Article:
Mutation Analysis of CLLD6, CLLD7, and CLLD8 Genes in Human Hematopoietic Tumor Cell Lines and B-CLL Samples.
Mutation analysis of the CLLD6, CLLD7, and CLLD8 coding regions was carried out by direct sequencing of genomic PCR products. A total of 64 cancers including 30 human hematopoietic tumor cell lines and 34 B-CLL tumor samples were analyzed. Results of the analyses are summarized in Table 1 ⇓ . No point mutations were detected in any of the tumor samples we analyzed. Several single-nucleotide polymorphisms were found in CLLD7 and CLLD8. Two nonsynonymous polymorphisms were found in CLLD7; a Thr-500→Ile (T→C) was observed in heterozygous form only in the HUNS-1 cell line. This amino acid substitution involved the substitution of a polar with a non-polar amino acid. Three nonsynonymous polymorphisms were found in CLLD8: (a) a Gly 117→Glu (G→A) substitution represented a change from a non-polar amino acid to a charged polar amino acid; (b) a Lys 408→Ile (A→T) was observed in CA46 cell lines and one B-CLL sample and affected one allele. This amino acid substitution also involved the substitution of a polar with a non-polar amino acid; and (c) Met 473→Val (A→G) substitutes a sulfur containing amino acid with an aliphatic amino acid. In addition to non-synonymous polymorphisms, eight synonymous polymorphisms of CLLD7 and one synonymous polymorphism of CLLD8 were also found.
We constructed a high-resolution physical map of the 13q14 region extending 300 kb centromeric from D13S273. This map was constructed based on six BAC clones spanning ∼770 kb. Five genetic markers were exactly mapped of which D13S273 was the most centromeric. No other genetic markers are known within the 300 kb centromeric to D13S273 presented in this work. The closest marker on the radiation hybrid map is D13S165, and it is not within this sequence. We also mapped the five known genes precisely. LEU1, LEU2, and LEU5 were located between D13S1150 and D13S319 within the previous critical deleted region. As reported previously (16) , LEU1 and LEU2 map very close to each other, with only 194 bp between them. The Karyopherin α3 (KPNA3) was mapped near D13S273. KPNA3 consists of 17 exons, and D13S273 is located within the second intron of KPNA3. Furthermore, we mapped the NY-REN-34 antigen to the 185C18 BAC. This gene was isolated using serological analysis of recombinant cDNA expression libraries of four renal cancer patients (25) . Although the role of the NY-REN-34 antigen in cancers remains unclear, the normal protein is likely to play an important role in control of cell growth because it contains a PHD finger domain, one of the zinc finger domains implicated in chromatin-mediated transcriptional control (37) .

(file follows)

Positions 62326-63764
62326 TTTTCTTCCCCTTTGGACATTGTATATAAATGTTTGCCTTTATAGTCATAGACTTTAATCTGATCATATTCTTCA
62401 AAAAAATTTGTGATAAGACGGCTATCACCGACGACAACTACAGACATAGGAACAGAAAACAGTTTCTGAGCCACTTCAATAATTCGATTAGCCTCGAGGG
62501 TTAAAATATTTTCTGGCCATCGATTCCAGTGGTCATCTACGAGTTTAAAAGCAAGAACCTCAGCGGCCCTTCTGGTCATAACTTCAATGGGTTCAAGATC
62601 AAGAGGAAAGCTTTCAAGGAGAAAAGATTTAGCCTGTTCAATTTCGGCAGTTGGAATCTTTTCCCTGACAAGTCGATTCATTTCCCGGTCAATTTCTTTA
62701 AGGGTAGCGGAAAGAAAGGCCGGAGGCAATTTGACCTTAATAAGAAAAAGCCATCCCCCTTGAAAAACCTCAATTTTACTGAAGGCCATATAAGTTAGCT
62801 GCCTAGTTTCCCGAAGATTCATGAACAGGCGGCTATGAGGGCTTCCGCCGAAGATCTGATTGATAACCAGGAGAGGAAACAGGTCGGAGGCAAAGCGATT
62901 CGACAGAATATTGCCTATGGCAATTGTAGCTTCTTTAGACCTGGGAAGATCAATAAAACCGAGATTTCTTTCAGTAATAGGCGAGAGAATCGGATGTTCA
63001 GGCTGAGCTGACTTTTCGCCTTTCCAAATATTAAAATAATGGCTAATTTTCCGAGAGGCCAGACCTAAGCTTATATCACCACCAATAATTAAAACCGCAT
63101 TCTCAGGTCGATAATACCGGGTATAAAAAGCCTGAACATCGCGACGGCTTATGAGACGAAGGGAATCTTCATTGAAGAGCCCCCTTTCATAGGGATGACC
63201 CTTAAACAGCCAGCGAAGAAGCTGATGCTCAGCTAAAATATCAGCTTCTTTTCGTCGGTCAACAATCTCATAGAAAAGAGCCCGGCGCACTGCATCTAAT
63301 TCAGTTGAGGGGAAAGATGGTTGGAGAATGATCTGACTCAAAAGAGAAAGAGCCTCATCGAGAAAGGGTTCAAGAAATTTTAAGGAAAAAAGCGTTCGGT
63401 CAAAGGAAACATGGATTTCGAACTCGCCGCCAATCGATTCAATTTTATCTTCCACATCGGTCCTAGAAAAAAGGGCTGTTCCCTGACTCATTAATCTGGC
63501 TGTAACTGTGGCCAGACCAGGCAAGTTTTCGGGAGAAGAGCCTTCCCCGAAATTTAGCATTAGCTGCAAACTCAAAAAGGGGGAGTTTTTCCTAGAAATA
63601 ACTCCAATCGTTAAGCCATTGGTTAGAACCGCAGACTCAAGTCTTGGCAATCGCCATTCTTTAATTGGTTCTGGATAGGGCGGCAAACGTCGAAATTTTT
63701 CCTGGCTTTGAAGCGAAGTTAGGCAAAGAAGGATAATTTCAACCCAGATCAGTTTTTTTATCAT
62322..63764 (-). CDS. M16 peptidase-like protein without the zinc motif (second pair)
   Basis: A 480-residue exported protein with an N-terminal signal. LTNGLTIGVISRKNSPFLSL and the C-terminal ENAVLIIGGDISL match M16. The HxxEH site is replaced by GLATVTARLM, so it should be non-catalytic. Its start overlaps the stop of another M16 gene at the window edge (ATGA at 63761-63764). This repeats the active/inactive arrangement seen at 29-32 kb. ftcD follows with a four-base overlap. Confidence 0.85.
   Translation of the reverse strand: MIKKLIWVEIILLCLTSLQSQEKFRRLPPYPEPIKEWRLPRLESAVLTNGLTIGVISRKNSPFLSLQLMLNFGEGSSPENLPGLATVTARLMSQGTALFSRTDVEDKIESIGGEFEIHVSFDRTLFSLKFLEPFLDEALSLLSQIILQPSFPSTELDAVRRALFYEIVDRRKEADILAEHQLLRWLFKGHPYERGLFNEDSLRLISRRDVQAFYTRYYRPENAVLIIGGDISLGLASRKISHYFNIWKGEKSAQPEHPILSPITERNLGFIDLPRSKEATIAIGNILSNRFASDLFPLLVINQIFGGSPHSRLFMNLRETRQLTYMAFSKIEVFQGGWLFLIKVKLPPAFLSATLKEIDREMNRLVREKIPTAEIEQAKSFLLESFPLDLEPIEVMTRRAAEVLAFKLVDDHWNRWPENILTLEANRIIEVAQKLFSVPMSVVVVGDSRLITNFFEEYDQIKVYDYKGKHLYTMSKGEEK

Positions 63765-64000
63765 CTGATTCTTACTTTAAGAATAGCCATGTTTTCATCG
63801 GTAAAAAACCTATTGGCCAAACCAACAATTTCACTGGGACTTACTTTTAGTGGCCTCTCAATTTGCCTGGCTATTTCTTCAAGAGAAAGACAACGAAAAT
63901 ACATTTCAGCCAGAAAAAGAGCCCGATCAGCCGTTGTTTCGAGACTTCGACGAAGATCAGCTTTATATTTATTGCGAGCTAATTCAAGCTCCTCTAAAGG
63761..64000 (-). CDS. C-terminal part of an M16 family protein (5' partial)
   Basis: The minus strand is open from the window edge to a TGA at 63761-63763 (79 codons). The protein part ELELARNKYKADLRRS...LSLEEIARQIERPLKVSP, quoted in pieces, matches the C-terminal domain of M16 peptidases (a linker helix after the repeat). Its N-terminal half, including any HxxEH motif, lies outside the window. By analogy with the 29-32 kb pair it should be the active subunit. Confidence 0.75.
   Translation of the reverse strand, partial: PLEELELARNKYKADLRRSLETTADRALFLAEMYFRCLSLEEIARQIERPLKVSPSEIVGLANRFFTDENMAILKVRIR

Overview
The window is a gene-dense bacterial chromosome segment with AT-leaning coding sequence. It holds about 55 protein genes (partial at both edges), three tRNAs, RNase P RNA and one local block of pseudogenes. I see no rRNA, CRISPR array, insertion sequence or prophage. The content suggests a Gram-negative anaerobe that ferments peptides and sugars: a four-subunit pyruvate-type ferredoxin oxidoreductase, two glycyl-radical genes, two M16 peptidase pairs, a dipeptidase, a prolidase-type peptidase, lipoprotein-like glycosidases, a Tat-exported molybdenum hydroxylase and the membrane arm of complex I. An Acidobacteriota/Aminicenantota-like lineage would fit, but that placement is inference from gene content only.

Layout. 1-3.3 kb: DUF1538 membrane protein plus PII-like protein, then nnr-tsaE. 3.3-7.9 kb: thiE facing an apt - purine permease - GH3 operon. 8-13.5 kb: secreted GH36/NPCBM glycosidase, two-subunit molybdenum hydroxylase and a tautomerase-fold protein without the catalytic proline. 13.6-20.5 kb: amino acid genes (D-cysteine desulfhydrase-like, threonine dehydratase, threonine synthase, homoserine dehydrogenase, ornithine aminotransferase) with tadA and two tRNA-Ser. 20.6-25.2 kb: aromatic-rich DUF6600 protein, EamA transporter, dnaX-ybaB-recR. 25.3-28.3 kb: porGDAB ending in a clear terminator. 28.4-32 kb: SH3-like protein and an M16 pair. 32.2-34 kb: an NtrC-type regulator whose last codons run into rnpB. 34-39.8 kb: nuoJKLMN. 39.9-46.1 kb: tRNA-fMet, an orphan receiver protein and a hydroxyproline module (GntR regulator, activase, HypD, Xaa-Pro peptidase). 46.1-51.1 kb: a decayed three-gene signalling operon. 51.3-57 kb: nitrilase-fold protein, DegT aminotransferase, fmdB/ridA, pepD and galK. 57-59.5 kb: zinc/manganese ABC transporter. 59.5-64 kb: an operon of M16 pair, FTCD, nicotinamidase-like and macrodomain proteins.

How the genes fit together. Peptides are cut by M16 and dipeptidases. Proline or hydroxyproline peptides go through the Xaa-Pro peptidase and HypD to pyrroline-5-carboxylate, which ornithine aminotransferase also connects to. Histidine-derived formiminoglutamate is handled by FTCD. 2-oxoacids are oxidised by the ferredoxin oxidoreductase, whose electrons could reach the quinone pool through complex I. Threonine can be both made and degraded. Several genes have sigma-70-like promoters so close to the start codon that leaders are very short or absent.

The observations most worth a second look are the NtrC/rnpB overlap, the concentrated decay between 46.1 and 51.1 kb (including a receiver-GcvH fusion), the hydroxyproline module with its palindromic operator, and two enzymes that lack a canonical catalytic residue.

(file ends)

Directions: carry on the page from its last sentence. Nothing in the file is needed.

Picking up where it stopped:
CLLD8, NY-REN-34 antigen, and CLLD7 are closely clustered within the most centromeric 150 kb of our map, making this a gene-rich region. The intervals between CLLD8 and NY-REN-34 antigen and between NY-REN-34 antigen and CLLD7 were only 5 and 3 kb, respectively.
CLLD6 is widely expressed in human cancer cell lines as well as in normal human tissues. The predicted amino acid sequence revealed no homology with known proteins that could help to elucidate a possible function for CLLD6 protein. A search of the dbEST databases excluding human ESTs sequences revealed significant homology with mouse, rat, zebrafish, and Xenopus ESTs (GenBank accession numbers AI006064, AA848948, AW595583, and AW644208). This result suggests that CLLD6 is well conserved, at least in vertebrates. Its widespread tissue distribution and cross-species conservation suggests that it is likely to carry out important cellular processes.